Emergent


To the best of my knowledge, I just made that second word up, and claim dibs on it. But it is on my mind these days as I progress through the dissertation, prepare for and teach my slate of classes, and becoming gradually – though inexorably – more involved in the church we have been attending since September.

In my academic work, I have discovered that I gravitate toward questions of identity and of community formation. Students are beginning to figure out that I can be sidetracked by an innocent question like “what motivated the early Christians to begin to congregate as individual communities?” or “why did the Qumran community feel it was necessary to remove themselves from Jerusalem to the Judean wilderness?” But as a Baptist – cum – Anglican, I find myself increasingly suspicious of grand claims of macro-level, galvanizing forces that link big categories and big metanarratives to small communities. In other words, we need to take the Qumran communities as representative only of themselves; we need to look at the ancient church of Lyons or Laodicea or Jerusalem as representative only of their own community. We can’t just assume that they were part of the “big narrative of XYZism or XYZianity.” Whatever major trends were blowing in the wind in first and second century Judaisms and Christianities, what we can be sure of is that individual communities adopted or rejected certain trends on the grounds of whether they were consonant with what these communities believed to be true and that helped foster the particular mission of each.

“Ecclesiography” is my term describing the contemporary movement of “writing about the church,” or perhaps even better, “writing to create the (new) church.” It includes blogging, publishing important new books, distributing scandalous new tracts, and so on and so forth. There is a lot of this going on, particularly by people I count among my friends and acquaintances.  People are eating this stuff up, particularly the ’40 and under’ crowd, as well we should be, because this new “ecclesiographical” writing, intended to inspire a new conception of what it means to “do church” or what it means to “be church” or even “do/be Christian.”  I am all for this, because, as ecclesiographers such as Donald Miller, Brian McLaren, Pete Rollins, and countless other writers and bloggers (including this one) have said repeatedly, the way we are “doing church” is just not working the way it once did. We need something new.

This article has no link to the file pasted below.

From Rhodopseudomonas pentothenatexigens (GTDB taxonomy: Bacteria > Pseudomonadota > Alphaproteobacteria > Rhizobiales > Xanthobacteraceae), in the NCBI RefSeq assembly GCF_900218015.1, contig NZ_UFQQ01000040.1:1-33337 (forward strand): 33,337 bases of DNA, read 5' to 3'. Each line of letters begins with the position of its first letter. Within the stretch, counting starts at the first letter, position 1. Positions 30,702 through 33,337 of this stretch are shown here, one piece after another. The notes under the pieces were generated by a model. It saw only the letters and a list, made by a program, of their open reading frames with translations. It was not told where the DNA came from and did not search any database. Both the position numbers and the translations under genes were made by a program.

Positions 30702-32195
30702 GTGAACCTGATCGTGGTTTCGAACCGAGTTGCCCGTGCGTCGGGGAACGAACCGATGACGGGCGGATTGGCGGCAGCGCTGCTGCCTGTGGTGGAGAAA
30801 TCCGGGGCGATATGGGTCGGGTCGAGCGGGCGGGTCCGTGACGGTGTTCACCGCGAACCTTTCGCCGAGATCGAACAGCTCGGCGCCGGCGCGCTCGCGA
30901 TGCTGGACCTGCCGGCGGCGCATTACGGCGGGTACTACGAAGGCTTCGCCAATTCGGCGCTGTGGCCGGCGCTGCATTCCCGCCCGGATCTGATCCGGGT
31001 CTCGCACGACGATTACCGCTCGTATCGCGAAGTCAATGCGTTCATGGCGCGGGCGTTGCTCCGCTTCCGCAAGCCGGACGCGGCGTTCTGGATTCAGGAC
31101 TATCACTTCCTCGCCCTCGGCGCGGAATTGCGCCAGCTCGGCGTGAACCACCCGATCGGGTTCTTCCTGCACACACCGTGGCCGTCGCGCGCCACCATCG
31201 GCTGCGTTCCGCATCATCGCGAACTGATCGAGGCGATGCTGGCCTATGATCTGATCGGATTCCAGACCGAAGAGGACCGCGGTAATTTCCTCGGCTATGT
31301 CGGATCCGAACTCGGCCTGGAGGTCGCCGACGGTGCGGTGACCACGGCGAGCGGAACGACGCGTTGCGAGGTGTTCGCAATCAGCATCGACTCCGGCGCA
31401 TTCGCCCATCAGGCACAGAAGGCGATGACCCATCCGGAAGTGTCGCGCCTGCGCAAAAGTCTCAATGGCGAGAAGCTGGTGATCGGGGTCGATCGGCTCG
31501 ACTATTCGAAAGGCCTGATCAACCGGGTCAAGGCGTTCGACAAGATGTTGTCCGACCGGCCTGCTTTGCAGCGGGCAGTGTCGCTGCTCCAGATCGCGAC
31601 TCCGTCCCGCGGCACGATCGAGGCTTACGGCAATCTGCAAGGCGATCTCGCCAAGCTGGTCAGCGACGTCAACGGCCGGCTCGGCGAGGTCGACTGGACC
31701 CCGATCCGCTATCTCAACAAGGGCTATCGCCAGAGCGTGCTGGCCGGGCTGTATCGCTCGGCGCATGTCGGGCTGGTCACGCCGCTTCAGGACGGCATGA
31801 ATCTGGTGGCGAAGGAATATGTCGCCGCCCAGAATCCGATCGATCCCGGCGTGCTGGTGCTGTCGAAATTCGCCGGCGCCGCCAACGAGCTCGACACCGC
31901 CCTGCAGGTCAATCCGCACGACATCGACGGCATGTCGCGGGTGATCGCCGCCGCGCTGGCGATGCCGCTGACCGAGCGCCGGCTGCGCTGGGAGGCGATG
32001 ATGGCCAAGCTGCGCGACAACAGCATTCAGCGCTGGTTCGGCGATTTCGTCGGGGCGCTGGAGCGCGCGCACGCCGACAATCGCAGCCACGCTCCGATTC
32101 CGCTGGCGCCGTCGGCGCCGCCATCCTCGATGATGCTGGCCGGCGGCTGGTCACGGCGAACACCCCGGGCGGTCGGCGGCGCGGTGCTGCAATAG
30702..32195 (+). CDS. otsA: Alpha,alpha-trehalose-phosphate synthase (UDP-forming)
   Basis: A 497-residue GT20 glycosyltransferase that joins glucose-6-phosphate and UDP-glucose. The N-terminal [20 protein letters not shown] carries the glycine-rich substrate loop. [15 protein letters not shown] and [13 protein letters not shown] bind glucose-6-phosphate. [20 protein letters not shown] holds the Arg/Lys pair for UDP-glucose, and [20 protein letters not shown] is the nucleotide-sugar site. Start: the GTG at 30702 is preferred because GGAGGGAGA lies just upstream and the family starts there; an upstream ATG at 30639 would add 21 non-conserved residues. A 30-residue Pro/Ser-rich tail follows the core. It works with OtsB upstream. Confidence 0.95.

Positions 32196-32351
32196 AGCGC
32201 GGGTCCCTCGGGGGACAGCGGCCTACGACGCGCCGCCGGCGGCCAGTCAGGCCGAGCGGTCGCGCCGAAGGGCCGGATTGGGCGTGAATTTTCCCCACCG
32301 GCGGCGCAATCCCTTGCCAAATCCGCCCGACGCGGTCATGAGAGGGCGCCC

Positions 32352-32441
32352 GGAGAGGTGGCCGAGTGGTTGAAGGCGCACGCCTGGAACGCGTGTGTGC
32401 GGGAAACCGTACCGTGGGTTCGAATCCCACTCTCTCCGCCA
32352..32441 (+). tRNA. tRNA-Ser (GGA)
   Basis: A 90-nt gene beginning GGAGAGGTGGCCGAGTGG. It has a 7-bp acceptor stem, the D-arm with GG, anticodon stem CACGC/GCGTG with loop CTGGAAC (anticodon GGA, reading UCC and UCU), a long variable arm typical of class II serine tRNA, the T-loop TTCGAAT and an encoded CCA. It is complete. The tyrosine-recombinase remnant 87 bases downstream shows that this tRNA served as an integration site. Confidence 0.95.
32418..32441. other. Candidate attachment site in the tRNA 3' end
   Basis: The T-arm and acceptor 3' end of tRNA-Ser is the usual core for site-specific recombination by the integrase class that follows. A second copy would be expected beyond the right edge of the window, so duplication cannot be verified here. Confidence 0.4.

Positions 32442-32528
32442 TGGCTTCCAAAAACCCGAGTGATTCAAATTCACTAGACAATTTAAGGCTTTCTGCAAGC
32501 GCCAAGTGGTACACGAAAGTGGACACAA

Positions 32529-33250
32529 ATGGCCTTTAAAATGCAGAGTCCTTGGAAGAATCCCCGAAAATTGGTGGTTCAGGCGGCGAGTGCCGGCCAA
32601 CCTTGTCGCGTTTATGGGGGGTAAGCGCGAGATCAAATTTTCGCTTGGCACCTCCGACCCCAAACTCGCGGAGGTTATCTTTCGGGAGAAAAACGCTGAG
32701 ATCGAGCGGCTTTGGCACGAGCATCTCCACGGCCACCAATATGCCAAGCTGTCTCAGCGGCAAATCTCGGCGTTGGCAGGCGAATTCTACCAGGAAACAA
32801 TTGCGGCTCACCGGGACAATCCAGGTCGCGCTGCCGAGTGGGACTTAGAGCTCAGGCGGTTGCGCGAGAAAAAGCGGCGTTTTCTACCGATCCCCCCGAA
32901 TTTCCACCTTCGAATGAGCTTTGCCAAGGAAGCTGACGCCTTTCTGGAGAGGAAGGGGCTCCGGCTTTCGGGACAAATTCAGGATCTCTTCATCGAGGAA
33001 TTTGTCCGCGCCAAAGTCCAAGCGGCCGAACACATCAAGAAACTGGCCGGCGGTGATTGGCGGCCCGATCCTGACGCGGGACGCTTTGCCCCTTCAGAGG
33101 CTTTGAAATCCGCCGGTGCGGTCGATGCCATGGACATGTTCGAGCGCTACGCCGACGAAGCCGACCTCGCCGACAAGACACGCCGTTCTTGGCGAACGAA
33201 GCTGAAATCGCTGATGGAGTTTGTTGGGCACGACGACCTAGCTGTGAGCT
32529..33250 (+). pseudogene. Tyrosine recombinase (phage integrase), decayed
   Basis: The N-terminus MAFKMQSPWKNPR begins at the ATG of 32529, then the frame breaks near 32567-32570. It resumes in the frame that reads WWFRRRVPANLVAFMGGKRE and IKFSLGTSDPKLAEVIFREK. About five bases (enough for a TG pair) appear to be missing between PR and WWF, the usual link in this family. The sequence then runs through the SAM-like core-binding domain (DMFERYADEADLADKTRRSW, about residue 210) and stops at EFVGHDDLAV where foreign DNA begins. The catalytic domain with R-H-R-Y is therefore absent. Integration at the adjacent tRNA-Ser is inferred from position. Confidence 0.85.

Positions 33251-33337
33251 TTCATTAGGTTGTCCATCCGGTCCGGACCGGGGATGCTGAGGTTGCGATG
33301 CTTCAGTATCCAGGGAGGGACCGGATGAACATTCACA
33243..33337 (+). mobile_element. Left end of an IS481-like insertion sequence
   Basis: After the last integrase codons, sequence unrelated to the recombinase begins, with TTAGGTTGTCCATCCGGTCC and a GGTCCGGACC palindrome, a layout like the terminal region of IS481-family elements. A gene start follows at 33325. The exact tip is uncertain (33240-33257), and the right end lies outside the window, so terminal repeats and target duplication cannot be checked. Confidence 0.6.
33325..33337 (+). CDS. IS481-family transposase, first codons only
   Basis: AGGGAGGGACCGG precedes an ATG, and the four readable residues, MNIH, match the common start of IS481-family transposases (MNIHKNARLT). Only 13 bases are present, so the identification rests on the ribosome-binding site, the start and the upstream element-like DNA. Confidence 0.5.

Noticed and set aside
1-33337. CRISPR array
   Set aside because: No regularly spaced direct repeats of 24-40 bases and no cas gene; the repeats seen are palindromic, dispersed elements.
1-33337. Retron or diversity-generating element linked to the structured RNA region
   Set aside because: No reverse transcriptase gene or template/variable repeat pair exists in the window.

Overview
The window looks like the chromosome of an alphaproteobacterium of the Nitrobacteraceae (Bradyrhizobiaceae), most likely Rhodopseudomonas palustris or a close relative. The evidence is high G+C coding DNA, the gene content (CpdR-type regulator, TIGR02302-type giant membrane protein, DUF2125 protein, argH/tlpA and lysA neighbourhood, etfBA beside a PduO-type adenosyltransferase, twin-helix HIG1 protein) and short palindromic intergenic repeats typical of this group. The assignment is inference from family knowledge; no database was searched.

But we may justifiably ask whether or not ecclesiography is really giving it to us. (For the record: God, I hope so. Lord knows we need it.) Church communities have, throughout their histories, been galvanized by revolutionary, prophetic writing. This obviously includes Scripture, but it also includes other writings as well. It may be too early to tell. But it seems to me that ecclesiography is having strong impact on the personal, individual level, but much less so at the institutional level, either in the local individual parish or at the big denominational or megachurch levels. At the beginning of this decade, evangelical megachurches in the Syracuse area were swarming with memberships and regular attenders. While they still do well relative to the “non-megachurch” contingent, over the last 10 years these big churches have ALL seen dramatic dropoffs in attendance and memberships, in spite of being on the cutting edge of evangelical thinking. Mainline churches have fared a bit better only in that many of them have simply held steady, but there is a high degree of turnover while maintaining more or less the same overall numbers. And fundamentalist churches are in serious decline. Catholic churches are closing their doors and selling off their properties. At all levels, including my own church, parishes are in jeopardy of losing their pastors because they can’t pay them.  Just at the local Syracuse-area level, the numbers are affecting all three of these “big categories,” even though many of them are receptive to the ideas of McLaren, Rollins, Miller, and even me about revolutionizing the way we conceive of being Christian and being the ekklesia of God. I’ve yet to encounter a church of any denomination that is resistant, for example, to the current trend of becoming “missional” or building a “missional” church, a word that entered into the vocabulary of the churches in the late 90s as a result of McLaren’s popularizing of it from Lesslie Newbigin’s use.